Many fitness acolytes, after getting good results in the first few months of their training, will seek the use of new exercises and equipments to gain a competitive edge over their fellow gym goers. Or alternatively, some of our younger readers have gone foraging through the storage rooms of their high school gymnasiums seeking that some goal. Either way, at some point in a physical culturist’s “career”, they’ll find many mysterious exercise devices that are completely obtuse to them, boggling the mind as to how they are supposed to be used, and for what purpose.
You likely don’t need me to tell you this, but the majority of exercise devices that are out on the market today are completely worthless—in fact I have told you that! However, there are a few devices that are somewhat obscure and rarely used, but are great tools for your strength, endurance, and flexibility training, tools that without exception are 100 years old at their youngest and that have sadly been forgotten by the masses for a variety of completely inane reasons (marketing, for the most part, but we here at Return of Kings are already against consumer culture so marketing has no effect upon me). And so without further ado…
1. The Swedish Ladder
Most likely a device that you’ve seen bolted to the back wall of your high school gym class, the Swedish ladder at first glance seems to be more akin to some sort of torture device than a piece of exercise equipment (insert hacky joke about “derp all exercise is a torture device” here). And indeed, upon trying it, it doesn’t seem to be useful for much more than using it in the manner of a ladder.
However, a bit of ingenuity will show that it is useful for any calisthenic exercise that requires some degree of verticality. You can put your stomach to the bar to stretch your back, or put your back to the bars to do pull-ups and L-Sits. The regular gradations of the rungs make it a must for graduated stretches such as the wushu stretchkick and belly-to-wall handstands, and it can also be used in training free-hanging exercises such as the back lever and the human flag.
2. Indian Clubs
For better or for worse associated with the Gilded Age, they are, as the name implies, an import from the subcontinent. Essentially, they are a dumbbell that is stretched out, forcing the wrists and shoulders to act as a lever to support the weight. In practice, this make the shield casts and other exercises you do with the clubs much more difficult than they would be with a standard dumbbell.
There are a variety of exercises that are done *solely* with the Indian club, and all of them are great ways to build strength and joint health in the upper body (and will be the subject of articles should I ever get my hands on a set). I personally like them more than kettlebells, which is unfortunate because the latter are much more prevalent. Should you find a set of Indian clubs, be sure to use them.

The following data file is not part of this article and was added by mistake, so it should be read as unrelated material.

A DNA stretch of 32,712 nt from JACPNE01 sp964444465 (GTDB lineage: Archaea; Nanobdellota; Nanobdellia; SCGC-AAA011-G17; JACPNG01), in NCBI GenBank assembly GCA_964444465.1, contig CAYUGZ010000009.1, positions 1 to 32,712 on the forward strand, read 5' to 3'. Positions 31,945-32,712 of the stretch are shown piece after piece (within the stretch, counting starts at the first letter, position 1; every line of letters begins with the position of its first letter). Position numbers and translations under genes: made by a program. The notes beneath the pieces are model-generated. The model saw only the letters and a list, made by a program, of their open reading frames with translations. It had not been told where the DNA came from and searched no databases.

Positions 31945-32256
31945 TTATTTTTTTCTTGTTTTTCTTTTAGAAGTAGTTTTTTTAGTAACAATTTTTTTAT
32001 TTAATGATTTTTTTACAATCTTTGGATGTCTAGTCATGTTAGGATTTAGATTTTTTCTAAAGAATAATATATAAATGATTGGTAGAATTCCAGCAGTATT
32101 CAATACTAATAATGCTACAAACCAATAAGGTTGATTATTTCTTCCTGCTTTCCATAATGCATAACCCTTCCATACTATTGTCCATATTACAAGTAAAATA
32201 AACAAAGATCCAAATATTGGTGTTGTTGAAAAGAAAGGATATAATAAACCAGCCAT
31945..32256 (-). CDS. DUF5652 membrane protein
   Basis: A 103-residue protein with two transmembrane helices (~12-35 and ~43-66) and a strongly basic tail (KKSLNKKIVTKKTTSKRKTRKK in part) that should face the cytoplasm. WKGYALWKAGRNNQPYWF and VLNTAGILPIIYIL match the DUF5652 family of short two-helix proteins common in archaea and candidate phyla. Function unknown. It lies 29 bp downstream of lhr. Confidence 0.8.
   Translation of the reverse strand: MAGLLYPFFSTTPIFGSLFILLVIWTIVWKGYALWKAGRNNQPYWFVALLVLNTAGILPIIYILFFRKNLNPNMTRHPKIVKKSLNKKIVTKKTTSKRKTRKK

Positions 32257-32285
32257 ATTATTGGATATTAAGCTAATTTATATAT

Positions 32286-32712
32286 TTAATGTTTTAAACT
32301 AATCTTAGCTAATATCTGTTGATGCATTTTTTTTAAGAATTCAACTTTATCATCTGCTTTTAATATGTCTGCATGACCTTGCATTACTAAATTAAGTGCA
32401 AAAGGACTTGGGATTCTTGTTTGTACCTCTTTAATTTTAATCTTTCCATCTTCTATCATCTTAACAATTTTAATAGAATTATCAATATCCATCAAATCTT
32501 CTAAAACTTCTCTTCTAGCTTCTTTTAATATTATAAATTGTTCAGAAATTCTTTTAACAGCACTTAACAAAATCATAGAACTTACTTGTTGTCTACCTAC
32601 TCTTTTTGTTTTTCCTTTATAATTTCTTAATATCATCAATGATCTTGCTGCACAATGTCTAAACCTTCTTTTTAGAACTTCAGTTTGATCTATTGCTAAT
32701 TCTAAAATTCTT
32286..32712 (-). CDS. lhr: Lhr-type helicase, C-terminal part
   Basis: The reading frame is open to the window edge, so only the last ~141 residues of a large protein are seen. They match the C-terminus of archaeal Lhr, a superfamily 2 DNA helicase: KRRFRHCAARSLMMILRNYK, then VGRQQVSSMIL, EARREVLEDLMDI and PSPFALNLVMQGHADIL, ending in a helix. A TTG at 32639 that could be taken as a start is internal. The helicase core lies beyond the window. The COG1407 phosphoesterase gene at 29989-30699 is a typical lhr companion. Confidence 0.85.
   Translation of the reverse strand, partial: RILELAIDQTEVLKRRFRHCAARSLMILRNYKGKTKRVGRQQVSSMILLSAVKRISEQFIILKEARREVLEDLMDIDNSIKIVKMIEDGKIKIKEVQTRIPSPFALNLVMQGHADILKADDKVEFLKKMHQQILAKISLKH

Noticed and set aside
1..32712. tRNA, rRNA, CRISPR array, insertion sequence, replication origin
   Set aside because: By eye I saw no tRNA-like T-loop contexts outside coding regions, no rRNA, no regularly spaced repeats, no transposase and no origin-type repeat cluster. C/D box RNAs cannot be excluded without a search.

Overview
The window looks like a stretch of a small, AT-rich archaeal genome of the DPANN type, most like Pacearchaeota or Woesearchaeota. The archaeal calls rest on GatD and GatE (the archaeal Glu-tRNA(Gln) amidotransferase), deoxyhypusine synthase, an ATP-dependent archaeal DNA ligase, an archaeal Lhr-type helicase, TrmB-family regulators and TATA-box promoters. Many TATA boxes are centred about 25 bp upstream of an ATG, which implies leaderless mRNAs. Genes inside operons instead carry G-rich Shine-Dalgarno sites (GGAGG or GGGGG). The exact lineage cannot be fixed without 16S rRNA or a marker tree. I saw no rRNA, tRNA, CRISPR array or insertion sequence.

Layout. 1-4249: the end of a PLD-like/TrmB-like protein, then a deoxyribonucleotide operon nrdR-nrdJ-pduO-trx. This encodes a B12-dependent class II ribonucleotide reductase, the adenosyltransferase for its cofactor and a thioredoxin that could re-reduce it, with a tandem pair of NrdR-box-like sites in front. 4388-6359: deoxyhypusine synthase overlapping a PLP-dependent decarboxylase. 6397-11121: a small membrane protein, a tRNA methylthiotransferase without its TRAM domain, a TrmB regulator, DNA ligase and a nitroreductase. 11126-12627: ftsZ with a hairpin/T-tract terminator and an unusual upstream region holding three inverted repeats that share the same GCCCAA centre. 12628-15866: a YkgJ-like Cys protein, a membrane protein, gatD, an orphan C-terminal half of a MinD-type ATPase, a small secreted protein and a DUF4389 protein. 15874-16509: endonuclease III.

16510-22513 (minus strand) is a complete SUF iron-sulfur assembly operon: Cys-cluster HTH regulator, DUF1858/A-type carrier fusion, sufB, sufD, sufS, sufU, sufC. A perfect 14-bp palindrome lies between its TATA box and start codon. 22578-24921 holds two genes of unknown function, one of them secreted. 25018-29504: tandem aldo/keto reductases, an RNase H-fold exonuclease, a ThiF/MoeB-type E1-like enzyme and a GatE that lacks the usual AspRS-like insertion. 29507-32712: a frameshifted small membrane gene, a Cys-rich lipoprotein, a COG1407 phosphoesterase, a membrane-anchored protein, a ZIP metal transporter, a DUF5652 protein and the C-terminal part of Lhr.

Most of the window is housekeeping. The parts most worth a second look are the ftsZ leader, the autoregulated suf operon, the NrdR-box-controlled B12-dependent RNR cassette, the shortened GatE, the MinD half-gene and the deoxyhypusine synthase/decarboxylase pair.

3. Medicine Balls
Let’s make something clear: I am NOT referring to the big bouncy inflatable “Exercise balls” that middle aged ladies use to exercise. Instead, I’m talking about the medicine ball, a ball that weighs anywhere between 2-50 pounds and can be used for a variety of purposes, ranging from an unstable support for transitional calisthenic progressions, to tossing and catching it off the wall to train the chest and abdominal muscles to brace for impact. It can also be used as a weight in moves such as the weighted sit-up, should you not want to risk damaging your floor.
This piece of equipment has been around for the better part of three millennia, and has served all from gladiators to the 19th century pioneers of physical culture. It would be worth adding to your repertoire.
4. Gymnastic Rings
Most people probably have some sort of conception of how these work, if only from watching the Olympics every four years. However, the lay person can use these difficult, but rewarding, tools for their own fitness.
The mere act of doing standard calisthenic exercises (L-Sit, pull-up, etc.) is made exponentially more difficult by the act of doing these on the unstable surface of the rings. And the open space between the rings facilitates more complex maneuvers like the ring handstand, which leads to even more difficult calisthenic techniques like the ring handstand pushup, all of which train the entire body to an enormous degree and eventually lead one to the monstrously difficult maneuvers such as the iron cross.
Likely the simplest of these obscure workout devices, the parallettes are merely a bar and platform placed on the floor. However, they are integral to gymnastics training due to elevating the body off the floor, making them an essential for l-sits, v-sits, true handstand pushups (the elevation allows you to dip deeper than you would off the floor), and other maneuvers. Boxes or chairs can be substituted for these, although grasping the bar does work different hand and forearm muscles than a flat hand.
So the next time you see one of these, give them a try, it just might give you that edge you’re looking for.